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________________________________________________________________________ How does you product compare to your competitors’? (Price, quality, special features) ________________________________________________________________________
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________________________________________________________________________ What are the similarities and differences between you and your competition? ________________________________________________________________________
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________________________________________________________________________ How are your target market segments different from the competition’s? ________________________________________________________________________
________________________________________________________________________ What do you do better than your competition? ________________________________________________________________________
________________________________________________________________________ Can you and your competition both survive in your marketplace? ________________________________________________________________________
________________________________________________________________________ Writing Your Small Business Plan 29 How do your products or services compare to those of your competition? ________________________________________________________________________
________________________________________________________________________ If you have no competitors, what is your projection for the future? (Who might enter the market later?) ________________________________________________________________________
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________________________________________________________________________ Writing the competitive analysis The purpose of your write‐up is to identify for your reader all your current and potential competitors. You should be able to name your competitors and briefly describe the relevant aspects of their business: who their target customer is, what benefits they offer, what product or service customers buy from them, and information on their pricing, goods/services, and promotion efforts. This provides some basis for comparison. If there are no competitors, you should discuss the possible development of competitors. It is suggested you cover the following areas: • Competitor’s profile: Take the major competitors you analyzed above and create an individual profile for each one. The profile should include: o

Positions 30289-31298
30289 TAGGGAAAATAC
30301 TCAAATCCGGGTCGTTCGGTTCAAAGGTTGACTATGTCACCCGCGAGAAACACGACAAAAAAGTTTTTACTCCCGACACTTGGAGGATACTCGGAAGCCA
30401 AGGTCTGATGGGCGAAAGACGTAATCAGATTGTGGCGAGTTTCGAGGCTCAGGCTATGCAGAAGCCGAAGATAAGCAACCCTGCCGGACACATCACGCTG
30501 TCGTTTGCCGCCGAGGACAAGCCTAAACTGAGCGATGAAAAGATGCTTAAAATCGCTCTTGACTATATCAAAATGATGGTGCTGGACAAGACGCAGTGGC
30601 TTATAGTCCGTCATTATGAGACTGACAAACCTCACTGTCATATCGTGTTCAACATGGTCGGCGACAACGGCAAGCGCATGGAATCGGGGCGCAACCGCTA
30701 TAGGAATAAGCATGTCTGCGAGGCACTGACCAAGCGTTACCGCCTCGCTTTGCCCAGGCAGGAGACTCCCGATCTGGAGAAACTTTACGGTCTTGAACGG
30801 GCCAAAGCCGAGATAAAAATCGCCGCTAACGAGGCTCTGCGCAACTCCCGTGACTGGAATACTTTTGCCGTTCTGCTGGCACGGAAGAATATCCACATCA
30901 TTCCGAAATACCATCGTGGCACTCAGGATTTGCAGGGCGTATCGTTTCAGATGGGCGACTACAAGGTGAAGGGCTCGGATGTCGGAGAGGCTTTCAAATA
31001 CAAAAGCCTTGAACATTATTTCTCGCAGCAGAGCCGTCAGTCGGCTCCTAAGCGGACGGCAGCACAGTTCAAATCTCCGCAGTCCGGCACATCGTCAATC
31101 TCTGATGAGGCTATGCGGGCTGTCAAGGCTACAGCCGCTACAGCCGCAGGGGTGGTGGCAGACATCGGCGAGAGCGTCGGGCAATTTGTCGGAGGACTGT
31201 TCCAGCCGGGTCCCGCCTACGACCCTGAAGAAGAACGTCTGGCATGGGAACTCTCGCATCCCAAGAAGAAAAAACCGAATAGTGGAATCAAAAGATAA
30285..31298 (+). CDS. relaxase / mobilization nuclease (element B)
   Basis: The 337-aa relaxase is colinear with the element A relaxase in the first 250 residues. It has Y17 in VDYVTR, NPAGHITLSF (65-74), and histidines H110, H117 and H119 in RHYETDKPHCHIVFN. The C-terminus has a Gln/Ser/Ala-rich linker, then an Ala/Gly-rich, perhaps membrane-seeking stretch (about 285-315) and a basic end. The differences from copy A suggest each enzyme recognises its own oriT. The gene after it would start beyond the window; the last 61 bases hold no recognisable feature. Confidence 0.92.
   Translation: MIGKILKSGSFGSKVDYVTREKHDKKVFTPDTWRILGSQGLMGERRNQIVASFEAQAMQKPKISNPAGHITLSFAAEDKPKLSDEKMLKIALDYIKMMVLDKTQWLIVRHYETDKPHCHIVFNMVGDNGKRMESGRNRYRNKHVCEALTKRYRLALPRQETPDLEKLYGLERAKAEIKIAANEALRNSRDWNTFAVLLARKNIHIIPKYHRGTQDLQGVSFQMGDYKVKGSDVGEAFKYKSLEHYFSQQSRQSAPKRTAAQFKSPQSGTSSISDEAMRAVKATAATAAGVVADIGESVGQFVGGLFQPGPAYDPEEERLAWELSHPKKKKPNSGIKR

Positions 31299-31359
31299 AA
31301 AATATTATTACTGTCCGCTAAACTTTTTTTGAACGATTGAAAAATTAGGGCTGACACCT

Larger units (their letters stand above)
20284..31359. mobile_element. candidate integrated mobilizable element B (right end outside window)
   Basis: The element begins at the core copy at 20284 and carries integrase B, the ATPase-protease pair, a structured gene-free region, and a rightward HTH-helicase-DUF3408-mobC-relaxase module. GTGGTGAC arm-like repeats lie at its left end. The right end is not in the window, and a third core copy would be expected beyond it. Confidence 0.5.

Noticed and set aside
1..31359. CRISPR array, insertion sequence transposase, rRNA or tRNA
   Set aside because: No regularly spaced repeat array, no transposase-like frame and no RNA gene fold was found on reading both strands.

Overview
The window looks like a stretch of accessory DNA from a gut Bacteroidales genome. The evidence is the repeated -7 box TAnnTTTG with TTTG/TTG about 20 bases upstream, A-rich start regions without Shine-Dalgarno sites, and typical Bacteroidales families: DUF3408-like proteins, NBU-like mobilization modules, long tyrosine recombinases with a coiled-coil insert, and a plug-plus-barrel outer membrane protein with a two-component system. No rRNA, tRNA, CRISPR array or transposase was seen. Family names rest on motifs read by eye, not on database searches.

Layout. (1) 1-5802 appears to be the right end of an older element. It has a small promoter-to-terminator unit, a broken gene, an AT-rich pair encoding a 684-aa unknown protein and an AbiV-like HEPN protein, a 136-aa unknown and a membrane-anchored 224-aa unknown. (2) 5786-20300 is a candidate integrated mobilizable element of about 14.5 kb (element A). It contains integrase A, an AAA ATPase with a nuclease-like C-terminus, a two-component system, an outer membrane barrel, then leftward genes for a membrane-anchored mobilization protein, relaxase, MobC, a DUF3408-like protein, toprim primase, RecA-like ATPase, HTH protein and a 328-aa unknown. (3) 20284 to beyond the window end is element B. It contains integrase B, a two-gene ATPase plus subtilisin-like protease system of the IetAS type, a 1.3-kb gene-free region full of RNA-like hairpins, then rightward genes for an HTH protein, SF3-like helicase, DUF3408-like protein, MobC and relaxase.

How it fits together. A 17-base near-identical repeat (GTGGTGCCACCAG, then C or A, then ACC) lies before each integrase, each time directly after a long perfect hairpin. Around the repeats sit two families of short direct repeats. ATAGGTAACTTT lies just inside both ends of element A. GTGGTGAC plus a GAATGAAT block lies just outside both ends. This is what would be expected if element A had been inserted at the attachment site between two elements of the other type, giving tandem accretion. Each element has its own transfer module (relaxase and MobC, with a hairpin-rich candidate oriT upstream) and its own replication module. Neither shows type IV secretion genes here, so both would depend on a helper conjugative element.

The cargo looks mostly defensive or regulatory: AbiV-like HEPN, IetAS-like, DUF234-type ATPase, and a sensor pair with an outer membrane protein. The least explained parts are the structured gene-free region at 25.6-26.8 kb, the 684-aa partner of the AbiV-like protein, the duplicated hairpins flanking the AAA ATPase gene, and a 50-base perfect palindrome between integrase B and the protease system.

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Size of business and sales volume Location(s) Management and staff experience Years in business Market niche •
Competitive edge: This is an opportunity to discuss the similarities and differences between your product or service and that of your competitors. Highlight those attributes that you believe set your business apart or how you will meet your customers’ needs in a better way. Writing Your Small Business Plan 30 The example below shows how one business keeps a competitive edge. Morris Trading Post in Noorvik is one of two general stores in the village. To keep her clientele loyal, the owner makes customer service a priority, placing special orders and large seasonal orders, and putting holiday items on sale immediately afterwards. •
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Market niche and share: Identify the key findings from your competitor analysis and if you are able to estimate the percent market share you believe your competitors hold. Ideally, you have identified a niche that nobody else is filling so describe how your business is unique and filling an unmet need. Consider what market share you might need to take from your competitor to make your business profitable. Strengths and weaknesses comparison: Complete the strengths, weaknesses, opportunities, and threats (SWOT) analysis below before writing this section. Compare your strengths and weaknesses to those of the competition. Highlight the strengths that give you an advantage over competitors and explain how your business will overcome any weaknesses. Writing Your Small Business Plan 31 SWOT ANALYSIS Analyzing both your strengths and weaknesses and your opportunities and threats pinpoints what is going well in your business and what needs improvement. This exercise also highlights your competitive advantages and identifies where there might be potential risks. It shows you which variables you control and which you can only prepare for. This should take from one to three pages. Strengths Weaknesses Is your business in a good financial position? Does your business have a large debt? Is your workforce skilled? Does your workforce need a lot of training? Is your business name recognized by potential customers? Is your machinery out‐of‐date or inefficient? Do you have to pay rent for your office space? Is there little or no competition? Is your business unknown to potential customers? Is transportation to/from your business easily accomplished? Do you waste a lot of product or time? Is your business holding too much or too little product? Do you have business connections? Are too few people using your service? What gives your business an edge over competitors?